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“We turn into our partners, and even our dogs, just by dwelling with
them,” Diprose observes (2002: 70). Such mutual influence, however,
may go well beyond mere traffic in gesture and expression. Leach directs
our attention to the parallel between the somatic transformations
observed in the archaeozoological record of animals going through
the early phases of domestication, and changes noted in human
morphology over corresponding periods—pointing to the shared shift
from robustness to gracility that is especially evident in the face and
head. A key factor in this convergence, she suggests, is the cultural
modification of the environment in ways that protect both humans
and their livestock from many of the physical challenges—and thus
the selective pressures—associated with a more free-ranging existence.
“For the human, the combination of adoption of a built environment,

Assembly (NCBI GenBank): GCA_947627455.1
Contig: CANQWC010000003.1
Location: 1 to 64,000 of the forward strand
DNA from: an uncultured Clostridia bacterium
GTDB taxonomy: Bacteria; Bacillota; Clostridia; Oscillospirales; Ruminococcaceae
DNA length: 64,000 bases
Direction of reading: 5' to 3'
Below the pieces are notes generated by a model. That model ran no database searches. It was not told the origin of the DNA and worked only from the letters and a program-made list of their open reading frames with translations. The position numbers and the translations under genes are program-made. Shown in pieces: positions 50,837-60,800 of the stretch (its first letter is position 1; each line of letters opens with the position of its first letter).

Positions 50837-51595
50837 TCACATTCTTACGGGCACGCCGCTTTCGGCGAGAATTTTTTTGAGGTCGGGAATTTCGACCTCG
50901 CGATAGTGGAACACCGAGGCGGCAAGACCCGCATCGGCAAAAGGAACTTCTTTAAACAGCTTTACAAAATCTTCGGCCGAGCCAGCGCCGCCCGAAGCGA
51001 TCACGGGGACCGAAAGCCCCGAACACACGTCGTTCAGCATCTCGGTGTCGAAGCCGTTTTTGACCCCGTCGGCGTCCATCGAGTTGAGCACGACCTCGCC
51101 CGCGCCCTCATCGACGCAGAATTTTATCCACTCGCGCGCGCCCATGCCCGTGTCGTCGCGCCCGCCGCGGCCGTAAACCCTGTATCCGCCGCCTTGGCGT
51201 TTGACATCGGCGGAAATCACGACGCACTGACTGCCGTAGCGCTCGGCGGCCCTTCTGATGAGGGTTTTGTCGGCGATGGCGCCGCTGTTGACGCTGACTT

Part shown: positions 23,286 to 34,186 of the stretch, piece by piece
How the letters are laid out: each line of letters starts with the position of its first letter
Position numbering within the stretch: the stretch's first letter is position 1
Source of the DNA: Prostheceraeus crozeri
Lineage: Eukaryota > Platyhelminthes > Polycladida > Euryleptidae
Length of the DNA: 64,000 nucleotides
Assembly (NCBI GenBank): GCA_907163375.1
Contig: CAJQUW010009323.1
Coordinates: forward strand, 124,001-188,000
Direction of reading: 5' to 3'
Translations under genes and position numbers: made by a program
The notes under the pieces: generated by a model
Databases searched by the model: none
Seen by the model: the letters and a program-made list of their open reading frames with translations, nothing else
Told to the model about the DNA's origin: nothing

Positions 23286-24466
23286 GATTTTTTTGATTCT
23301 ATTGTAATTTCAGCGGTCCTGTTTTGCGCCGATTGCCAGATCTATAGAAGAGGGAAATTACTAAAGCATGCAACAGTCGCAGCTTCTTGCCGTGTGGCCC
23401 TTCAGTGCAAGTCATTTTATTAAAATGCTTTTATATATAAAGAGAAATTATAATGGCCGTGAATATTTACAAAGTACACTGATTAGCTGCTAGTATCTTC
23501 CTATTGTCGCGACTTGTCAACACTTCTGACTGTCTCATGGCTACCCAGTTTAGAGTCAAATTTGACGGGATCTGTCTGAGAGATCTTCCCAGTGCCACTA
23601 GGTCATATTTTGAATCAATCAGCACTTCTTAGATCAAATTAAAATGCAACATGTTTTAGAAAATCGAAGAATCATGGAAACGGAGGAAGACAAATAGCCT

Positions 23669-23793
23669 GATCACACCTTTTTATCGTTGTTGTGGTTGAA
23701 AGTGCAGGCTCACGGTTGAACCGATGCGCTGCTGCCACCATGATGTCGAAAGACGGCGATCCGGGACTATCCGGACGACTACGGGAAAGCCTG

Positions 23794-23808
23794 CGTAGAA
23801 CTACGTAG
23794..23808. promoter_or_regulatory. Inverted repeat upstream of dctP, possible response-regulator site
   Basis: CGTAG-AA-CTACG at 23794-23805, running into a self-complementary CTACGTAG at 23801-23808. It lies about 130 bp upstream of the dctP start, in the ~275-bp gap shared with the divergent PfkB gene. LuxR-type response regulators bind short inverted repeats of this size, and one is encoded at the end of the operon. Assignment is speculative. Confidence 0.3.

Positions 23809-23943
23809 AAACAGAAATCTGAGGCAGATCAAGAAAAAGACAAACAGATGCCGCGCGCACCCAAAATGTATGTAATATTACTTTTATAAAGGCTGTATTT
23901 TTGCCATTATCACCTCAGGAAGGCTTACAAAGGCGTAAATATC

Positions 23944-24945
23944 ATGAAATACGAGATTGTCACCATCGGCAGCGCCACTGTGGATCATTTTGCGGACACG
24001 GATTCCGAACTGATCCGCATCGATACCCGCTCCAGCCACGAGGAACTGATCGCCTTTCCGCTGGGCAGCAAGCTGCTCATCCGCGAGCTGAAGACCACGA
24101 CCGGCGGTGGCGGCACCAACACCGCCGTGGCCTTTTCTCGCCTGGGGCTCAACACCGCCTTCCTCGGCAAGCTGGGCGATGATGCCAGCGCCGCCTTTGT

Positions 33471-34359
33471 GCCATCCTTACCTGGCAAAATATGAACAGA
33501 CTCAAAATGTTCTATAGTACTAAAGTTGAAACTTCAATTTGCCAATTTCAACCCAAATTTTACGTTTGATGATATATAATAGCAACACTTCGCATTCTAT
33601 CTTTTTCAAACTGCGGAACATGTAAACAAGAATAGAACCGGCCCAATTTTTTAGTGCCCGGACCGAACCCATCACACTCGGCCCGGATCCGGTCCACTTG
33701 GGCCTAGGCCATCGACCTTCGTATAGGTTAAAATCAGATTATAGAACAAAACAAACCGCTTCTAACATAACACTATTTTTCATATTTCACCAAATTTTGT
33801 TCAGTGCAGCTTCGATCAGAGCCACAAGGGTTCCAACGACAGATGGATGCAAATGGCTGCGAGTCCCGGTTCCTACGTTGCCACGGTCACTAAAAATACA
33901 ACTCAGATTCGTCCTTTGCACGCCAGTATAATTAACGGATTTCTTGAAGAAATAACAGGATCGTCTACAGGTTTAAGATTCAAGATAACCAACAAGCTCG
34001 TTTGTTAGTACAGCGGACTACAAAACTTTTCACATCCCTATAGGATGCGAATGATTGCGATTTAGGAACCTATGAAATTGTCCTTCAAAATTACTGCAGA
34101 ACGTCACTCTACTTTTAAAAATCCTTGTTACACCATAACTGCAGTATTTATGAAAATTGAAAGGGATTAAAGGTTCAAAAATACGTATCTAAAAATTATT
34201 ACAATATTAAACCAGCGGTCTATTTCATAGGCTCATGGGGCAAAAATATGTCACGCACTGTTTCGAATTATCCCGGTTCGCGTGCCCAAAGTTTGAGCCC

change in diet consistency, and lowered mobility brought about
morphological changes similar to those seen in domestic animals”
(Leach 2003: 360).”

Nigel Clark, Animal Interface: The Generosity of Domestication, in Rebecca Cassidy & Molly Mullin, Where the Wild Things Are Now: Domestication Reconsidered, 2007

“Once out of the body you will be able to choose any form you like, and change it as often as you like. Animal, vegetable, mineral. The gods appeared in human form and animal form, and they changed others into trees or birds. Those were stories about the future. We have always known that we are not limited to the shape we inhabit.”

Jeanette Winterson, Frankissstein: A Love Story, 2019